Mr Reed is an intransitive writer. His prose has no object. The reason why I use the honorific is because I know several Aarons and Mr Reed could never force his way into their company. It’s not just that his prose is immature and purple, that his narrative voice is that of a droning dullard or that his “insights” verge on idiocy – what is of far more concern is that his writing is empty of substance. Mr Reed’s sentences can be rapidly written and once one learns how banal they are, their reading need not be hampered with comprehension. It’s like watching a bricklayer lay bricks. You might as well take a nap or watch the news while the author diligently drones on, laying words on top of words. And is Mr Reed a diligent bricklayer! Oh boy! According to one player, Blue Lacuna is roughly the equivalent of a 1000 page novel.
Never mind the Aryan Girl fetish or the trite metaphors. What is truly nutty about this passage is that Mr Reed apparently fancies himself a wisdom writer. The wisdom he offers is this. Blonds have “cold” souls, and should you run into one whose soul is “warm,” consider yourself lucky.
The single most amazing thing about Blue Lacuna is that it uses the Inform parser and yet feels like something written in Adrift. The troglodytic parser and the hilariously unhelpful tutorial are unfortunately the game’s only comedic relief. The writing is a monotone of humourless, pompous kitsch that is quite refreshing in its sameness. Normally writers have their ups and downs, especially if the project takes several years to complete, as was apparently the case here. Mr Reed has somehow managed to consistently scrape bottom, never lifting above “dandelion touches on delicate nerves.”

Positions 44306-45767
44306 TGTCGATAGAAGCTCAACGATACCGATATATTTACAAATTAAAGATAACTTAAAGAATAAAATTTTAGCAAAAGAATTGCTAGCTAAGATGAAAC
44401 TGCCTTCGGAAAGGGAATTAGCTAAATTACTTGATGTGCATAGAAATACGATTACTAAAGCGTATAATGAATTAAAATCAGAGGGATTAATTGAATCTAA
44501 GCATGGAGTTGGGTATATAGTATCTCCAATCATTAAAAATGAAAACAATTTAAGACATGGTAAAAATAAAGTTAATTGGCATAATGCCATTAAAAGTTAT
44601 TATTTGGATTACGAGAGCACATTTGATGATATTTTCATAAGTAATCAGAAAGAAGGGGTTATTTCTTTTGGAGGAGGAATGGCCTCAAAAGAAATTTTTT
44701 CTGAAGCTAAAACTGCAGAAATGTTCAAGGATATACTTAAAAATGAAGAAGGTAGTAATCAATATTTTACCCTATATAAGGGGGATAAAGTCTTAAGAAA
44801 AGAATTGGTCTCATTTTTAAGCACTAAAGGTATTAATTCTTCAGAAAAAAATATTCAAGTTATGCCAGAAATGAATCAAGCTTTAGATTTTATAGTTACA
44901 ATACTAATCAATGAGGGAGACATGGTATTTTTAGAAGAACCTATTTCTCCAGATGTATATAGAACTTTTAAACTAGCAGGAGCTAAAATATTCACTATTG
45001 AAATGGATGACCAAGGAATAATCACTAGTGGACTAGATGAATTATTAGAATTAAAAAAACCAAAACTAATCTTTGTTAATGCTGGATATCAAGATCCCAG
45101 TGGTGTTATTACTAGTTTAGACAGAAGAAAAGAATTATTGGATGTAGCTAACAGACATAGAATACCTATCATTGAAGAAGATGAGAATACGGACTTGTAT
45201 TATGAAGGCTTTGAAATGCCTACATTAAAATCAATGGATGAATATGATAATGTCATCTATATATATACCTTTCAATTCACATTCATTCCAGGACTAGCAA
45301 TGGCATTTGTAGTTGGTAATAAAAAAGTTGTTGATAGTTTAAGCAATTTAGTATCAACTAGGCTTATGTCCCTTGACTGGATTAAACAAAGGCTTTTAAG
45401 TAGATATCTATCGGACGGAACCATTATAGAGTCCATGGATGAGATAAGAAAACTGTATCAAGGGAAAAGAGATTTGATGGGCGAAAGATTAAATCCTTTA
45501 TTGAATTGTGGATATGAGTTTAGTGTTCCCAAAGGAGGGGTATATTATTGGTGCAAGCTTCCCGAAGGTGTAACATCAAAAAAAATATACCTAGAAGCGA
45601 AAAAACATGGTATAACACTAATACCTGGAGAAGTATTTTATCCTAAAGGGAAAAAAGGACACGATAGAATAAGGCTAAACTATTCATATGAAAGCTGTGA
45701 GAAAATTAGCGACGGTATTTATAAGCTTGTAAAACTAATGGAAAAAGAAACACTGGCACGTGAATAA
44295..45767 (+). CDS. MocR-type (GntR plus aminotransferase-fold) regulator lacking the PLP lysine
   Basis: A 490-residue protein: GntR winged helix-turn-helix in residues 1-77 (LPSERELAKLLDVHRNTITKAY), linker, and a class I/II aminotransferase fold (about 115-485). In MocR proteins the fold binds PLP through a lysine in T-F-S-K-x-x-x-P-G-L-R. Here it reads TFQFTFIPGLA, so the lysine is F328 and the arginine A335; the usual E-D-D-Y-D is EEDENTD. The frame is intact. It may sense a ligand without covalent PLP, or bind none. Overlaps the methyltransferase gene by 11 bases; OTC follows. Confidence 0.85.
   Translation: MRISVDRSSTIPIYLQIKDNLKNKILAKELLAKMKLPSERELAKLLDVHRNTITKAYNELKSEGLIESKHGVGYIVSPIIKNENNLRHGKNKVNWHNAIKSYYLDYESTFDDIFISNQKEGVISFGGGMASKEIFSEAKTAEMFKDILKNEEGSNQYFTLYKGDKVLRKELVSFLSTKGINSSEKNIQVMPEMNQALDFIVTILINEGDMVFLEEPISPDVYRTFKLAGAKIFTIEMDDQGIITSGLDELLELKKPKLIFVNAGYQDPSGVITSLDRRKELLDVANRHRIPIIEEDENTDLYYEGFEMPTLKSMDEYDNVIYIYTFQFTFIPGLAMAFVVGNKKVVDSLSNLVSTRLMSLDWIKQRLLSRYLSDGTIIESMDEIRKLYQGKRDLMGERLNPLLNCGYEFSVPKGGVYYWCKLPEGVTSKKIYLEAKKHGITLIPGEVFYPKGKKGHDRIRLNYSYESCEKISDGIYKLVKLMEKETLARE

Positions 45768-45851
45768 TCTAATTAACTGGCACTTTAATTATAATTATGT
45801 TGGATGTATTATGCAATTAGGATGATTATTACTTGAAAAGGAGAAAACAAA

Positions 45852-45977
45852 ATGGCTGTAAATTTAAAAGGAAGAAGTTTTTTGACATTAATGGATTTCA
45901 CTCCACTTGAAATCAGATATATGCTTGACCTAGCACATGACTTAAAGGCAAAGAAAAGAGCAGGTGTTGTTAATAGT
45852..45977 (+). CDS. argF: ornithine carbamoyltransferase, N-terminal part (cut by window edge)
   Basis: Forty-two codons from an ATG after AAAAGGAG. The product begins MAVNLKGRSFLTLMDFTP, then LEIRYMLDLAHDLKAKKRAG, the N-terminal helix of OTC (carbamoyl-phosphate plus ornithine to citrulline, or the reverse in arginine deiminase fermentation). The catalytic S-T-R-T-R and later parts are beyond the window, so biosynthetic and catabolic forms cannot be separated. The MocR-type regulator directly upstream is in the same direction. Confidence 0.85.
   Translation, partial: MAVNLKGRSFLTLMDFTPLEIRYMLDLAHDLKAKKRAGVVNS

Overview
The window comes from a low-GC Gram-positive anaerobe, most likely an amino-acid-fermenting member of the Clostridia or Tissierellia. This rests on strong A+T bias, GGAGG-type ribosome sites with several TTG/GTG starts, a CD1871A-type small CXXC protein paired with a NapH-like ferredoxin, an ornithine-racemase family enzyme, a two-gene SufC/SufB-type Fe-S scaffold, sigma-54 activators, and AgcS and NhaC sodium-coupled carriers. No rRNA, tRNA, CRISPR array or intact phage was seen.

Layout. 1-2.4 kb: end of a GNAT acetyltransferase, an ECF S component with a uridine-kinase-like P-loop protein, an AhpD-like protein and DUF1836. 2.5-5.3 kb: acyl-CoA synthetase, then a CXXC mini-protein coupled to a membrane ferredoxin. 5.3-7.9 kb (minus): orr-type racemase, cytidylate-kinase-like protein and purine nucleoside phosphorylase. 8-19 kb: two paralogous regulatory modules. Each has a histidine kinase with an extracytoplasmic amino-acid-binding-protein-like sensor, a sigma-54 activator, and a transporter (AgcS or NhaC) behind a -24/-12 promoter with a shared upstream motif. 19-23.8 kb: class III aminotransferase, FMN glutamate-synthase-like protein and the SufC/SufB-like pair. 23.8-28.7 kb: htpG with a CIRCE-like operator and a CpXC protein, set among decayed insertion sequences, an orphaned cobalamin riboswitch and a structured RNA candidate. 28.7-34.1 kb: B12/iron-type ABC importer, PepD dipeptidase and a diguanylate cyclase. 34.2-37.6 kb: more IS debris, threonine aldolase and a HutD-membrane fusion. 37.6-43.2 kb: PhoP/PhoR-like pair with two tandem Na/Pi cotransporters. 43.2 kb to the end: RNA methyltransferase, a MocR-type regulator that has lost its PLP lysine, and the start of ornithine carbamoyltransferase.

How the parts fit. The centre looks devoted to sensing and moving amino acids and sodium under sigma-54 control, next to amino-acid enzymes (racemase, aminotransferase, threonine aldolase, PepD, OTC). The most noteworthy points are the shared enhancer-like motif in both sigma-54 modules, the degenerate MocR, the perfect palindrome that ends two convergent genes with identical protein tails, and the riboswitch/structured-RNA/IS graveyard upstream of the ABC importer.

The secret of Mr Reed’s prose? Slip in an archaic term (‘bough’ is so much better than ‘branch’), latinate your diction a smidge (‘infuse’ is after all much more classy than ‘fill’), always tell and never show (why bother describing a graceful arrangement of pine branches when you can simply call them graceful), never shirk from the painfully obvious (make clear that the forest is outside), avoid wit at all cost (which should be easy for Mr Reed) and hope that your tongue swimming in its sea of spit becomes a poet’s quill.
So the parser has been deliberately broken and the prose is execrable, but what about the design? At the very opening the game forces the player to make a series of explicit choices: the PC’s gender, the Significant Other’s gender and love xor art. This is never a good idea. Leather Goddesses of Phobos did a similar thing, only there the choice was made implicitly and rather unexpectedly and was in fact quite witty. Here it is not only painfully explicit and inelegant but also utterly useless. No matter what gender configuration you choose, the sex that follows is the same, the only difference being the pronouns.
Considering that Blue Lacuna has had no fewer than eighteen testers, the sheer sloppiness of its implemenation is astounding. Perhaps they were hypnotised by the monotonous drone of Mr Reed’s prose. Or maybe they learned that the secret of reading a mammoth of an infodump, written by a guy who thinks having sex is like touching oneself with dandelions, is skimming the words while thinking about something else.